The Washington Post recently wrote about the ongoing debate about salt’s health impact:  A growing number of nutritionists and scientists are questioning the idea that Americans generally ought to be encouraged to reduce their salt intake.  The piece notes that people everywhere around the globe typically eat more salt than what the United States official guidance would allow, and new studies suggest that higher salt intake doesn’t harm otherwise healthy individuals and, worse, reducing salt may actually led to worse health outcomes. A researcher from Copenhagen University called the U.S. official warning on salt “the most radical existing nutrition recommendation.”

This debate comes at an important time since the new federal Dietary Guidelines will soon be released (which, as IWF’s Julie Gunlock has written, have major implications for myriad government feeding programs).  As the Washington Post puts it: 

They must either retract the government's longstanding salt warning, which is echoed by the American Heart Association, or they must overlook recent studies suggesting that the government advice on salt, far from helping people, might even be dangerous for the otherwise healthy.

Let’s assume that the studies about salt’s impact on human health are so conflicting that it’s hard to know if the general population ought to reduce salt intake or not.  What should government do?

It seems clear that government should only offer health advice that it is essentially certain moves us in the right direction.  If the evidence is conflicting, then the government ought to stay out of it and let Americans make choices freely, without government pushing us in any one direction. 

Americans should ponder exactly why the government should be in the business of offering health advice in the first place.  Isn't this function adequately filled by our billion dollar diet and health industry?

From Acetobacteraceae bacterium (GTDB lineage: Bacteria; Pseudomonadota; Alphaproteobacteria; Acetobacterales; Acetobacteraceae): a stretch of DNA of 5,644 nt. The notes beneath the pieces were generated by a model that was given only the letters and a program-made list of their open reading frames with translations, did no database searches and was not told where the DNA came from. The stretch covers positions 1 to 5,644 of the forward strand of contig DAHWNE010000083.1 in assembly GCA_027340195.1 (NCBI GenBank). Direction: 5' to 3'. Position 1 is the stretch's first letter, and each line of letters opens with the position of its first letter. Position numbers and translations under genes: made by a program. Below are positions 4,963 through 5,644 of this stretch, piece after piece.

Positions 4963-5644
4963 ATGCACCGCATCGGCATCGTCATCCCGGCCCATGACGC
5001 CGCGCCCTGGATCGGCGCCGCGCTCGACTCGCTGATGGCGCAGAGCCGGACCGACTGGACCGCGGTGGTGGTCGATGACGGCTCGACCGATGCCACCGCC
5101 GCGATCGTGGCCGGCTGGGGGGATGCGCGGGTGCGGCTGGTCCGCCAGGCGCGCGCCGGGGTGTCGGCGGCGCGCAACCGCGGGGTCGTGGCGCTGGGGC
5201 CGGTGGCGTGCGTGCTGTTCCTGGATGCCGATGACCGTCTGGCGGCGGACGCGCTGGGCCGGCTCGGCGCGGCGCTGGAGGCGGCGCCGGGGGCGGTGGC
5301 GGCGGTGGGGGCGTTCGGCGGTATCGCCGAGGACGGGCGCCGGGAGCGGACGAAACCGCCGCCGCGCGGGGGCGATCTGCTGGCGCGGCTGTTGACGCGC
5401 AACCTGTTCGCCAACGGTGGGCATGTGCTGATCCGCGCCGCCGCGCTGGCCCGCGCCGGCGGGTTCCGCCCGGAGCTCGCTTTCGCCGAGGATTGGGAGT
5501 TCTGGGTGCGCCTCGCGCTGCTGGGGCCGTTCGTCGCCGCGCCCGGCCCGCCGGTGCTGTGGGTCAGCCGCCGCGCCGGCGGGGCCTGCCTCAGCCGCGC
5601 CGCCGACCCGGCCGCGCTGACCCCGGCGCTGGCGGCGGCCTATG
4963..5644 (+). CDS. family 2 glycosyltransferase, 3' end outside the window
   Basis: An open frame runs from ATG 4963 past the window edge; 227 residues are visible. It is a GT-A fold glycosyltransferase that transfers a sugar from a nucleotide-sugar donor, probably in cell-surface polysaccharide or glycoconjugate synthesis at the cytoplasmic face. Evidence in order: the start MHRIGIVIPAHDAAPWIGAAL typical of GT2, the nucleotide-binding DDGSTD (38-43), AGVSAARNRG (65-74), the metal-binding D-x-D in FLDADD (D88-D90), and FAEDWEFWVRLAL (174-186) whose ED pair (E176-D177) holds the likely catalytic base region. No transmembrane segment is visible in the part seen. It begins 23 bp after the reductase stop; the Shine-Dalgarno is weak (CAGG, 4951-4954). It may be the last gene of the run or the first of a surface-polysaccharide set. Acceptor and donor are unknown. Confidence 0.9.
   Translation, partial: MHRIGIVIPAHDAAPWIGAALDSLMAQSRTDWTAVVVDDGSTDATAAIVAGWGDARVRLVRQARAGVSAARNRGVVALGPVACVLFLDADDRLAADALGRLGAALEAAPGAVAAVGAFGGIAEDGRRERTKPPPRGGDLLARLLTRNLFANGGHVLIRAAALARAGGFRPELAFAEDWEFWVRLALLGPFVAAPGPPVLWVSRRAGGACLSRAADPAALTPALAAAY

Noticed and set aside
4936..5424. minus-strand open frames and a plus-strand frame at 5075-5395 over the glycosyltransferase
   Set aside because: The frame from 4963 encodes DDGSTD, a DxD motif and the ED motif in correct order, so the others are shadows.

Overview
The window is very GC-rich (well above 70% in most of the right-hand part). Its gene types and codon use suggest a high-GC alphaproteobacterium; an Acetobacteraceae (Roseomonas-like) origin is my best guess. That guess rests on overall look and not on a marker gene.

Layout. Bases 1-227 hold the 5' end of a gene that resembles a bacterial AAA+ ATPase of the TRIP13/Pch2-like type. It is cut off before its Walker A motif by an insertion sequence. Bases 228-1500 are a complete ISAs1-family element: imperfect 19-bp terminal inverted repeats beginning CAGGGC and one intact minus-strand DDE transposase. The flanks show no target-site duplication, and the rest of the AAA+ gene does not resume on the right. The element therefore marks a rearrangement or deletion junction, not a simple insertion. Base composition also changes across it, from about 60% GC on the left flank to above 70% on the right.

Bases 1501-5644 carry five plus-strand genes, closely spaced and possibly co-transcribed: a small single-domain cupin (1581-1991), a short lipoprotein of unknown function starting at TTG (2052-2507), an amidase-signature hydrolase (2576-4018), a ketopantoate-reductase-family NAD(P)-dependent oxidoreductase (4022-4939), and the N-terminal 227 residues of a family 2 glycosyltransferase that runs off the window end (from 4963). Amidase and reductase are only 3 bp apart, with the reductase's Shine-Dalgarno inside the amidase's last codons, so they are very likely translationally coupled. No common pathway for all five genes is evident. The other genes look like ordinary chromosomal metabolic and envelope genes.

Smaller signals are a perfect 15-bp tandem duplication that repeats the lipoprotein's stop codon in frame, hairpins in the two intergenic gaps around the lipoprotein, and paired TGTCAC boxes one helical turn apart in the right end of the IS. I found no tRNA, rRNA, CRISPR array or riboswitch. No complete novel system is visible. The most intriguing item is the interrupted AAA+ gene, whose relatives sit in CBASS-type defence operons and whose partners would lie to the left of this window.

Yet even if you aren’t worried about the Constitution and the idea of limited government, you ought to hope that at least the government would do a decent job of making sensible recommendations. Sadly, the government’s record on these matters suggest it isn't meeting this low bar.  Many have written about how the government’s decades-long push for Americans to consume more grains and less meat and fat appears to have been completely counterproductive.  The official guidance had to slowly morph from the much ballyhooed food pyramid to a “plate” which gave us a smaller helping of the now dreaded carbs. 

One would hope this would encourage a more modest approach to dietary recommendations; especially since, as anyone who has ever been on a diet knows, dieting is hard.  Piling on restrictions only makes it harder.  Today many people are trying to reduce their intake of bread, pasta, and other carbohydrates, and to eat more meats and vegetables.  That can be tough.  The government should have a good reason before making it tougher and saying we should also avoid shaking some salt on our bun-less burgers.

The debate among health experts about salt is sure to continue, as it should.  In the meantime, the government should stay out of it, stop issuing recommendations that could turn out to be dead wrong, and let people make decisions for themselves, without being cajoled by Uncle Sam.